Participants and inclusion/exclusion criteria
All potential participants will be screened before being included in the project by the programme lead. Potential participants will be screened utilising a six-question survey to measure vulnerability [In the last year have you used any of SHP services?/In the last year have you received help from a charity or crisis centre?/In the last year have you been homeless (including living in a hostel, sofa surfing)?/In the last year have you ever been at risk of homelessness?/Do you have any physical or mental illnesses?/Do you have any disabilities? (response options yes or no)]. Potential participants will receive one score for a ‘yes’ answer to each question with a higher score representing a higher level of vulnerability. Each SHP service users has an online profile on the SHP database. The profile outlines the service users risks and their risk category, that is, high risk, medium risk and so on. It further identifies risks such as if a service user would have to come to an all-male group, if a service user requires two members of staff to be present at all time, if a service user is a risk to themselves due to mental illness (eg, self-harm), or a risk to others due to financial exploitation (eg, theft, subsequent sexual transaction) and so on. Owing to the complex needs of this sample and the risk they pose to themselves, each other, and programme staff it is not possible or safe to employ a strict inclusion/exclusion criterion. The programme lead will consider the aforementioned information and the vulnerability score for appropriateness of each potential participant to take part in in the programme before a participant is recruited into the study.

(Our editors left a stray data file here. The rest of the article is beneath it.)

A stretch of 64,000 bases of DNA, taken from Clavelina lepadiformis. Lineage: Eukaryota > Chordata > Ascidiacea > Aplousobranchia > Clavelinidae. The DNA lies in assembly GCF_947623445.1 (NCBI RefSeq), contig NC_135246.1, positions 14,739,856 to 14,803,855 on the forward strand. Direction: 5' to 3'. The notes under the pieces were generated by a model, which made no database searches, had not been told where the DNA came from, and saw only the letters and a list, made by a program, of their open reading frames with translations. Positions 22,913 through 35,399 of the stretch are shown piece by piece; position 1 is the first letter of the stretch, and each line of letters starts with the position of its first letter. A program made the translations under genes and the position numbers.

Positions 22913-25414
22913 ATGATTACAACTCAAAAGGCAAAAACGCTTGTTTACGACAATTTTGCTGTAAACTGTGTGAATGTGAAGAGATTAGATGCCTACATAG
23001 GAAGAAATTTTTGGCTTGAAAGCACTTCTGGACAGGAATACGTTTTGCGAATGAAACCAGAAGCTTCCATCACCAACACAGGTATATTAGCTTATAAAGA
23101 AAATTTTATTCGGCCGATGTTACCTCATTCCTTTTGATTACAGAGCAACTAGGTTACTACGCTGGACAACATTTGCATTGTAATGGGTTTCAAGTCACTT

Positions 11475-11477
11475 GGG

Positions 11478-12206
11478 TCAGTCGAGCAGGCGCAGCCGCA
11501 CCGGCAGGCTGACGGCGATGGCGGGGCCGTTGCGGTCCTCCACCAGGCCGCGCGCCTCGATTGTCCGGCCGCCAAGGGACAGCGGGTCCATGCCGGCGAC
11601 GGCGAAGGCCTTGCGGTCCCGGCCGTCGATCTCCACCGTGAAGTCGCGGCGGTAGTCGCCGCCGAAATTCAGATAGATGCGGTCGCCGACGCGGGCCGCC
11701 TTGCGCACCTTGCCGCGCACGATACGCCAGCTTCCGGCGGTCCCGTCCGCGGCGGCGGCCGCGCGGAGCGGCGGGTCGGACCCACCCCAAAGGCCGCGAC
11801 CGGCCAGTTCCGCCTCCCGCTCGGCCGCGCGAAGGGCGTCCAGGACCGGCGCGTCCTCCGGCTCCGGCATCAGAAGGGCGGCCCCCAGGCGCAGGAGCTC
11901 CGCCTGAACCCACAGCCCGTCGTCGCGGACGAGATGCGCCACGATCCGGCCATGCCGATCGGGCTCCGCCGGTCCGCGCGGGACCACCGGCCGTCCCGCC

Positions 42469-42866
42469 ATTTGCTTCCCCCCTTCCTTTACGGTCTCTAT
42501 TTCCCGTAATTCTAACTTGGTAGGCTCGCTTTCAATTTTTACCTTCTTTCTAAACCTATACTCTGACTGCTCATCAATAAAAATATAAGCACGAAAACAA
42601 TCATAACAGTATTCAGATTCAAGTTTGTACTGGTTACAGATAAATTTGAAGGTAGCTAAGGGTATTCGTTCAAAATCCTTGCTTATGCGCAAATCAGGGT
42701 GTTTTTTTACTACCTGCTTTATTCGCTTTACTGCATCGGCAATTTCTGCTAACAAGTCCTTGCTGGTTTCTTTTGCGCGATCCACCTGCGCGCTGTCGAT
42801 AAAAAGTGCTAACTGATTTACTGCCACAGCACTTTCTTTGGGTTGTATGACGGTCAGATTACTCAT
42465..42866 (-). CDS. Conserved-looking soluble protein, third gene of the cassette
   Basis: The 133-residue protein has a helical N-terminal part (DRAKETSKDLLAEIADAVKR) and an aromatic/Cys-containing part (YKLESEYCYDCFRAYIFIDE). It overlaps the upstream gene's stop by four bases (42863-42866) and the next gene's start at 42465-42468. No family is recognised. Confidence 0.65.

A medical history will be carried out. SHP service users have their medical history stored in an online database. It contains information on the service users' medical conditions based on their general practitioners’ records and service user self-report, such as diabetes and so on, but also on health behaviours such as drug use and an approximate amount they were taking at the time of the medical history being carried out. An exercise risk stratification screening tool (a system which categorises risk to partake in exercise)16 is then applied to the information contained in the potential participants database and if the potential participants are deemed moderate/high risk they are informed to consult a medical professional for advice on whether it is safe to partake in an exercise programme (if randomised into the intervention arm).
Physical activity levels over the previous week will be assessed using three survey items. Those potential participants who are classed as active, defined as meeting the government physical activity recommendation of 30 min of moderate to vigorous physical activity of five or more days of the week, will not be included in the study.
Finally, all participants in the intervention arm will be screened using the Physical Activity Readiness Questionnaire17 18 prior to starting the exercise programme and are advised to inform their general practitioner about their plans to engage in regular physical activity.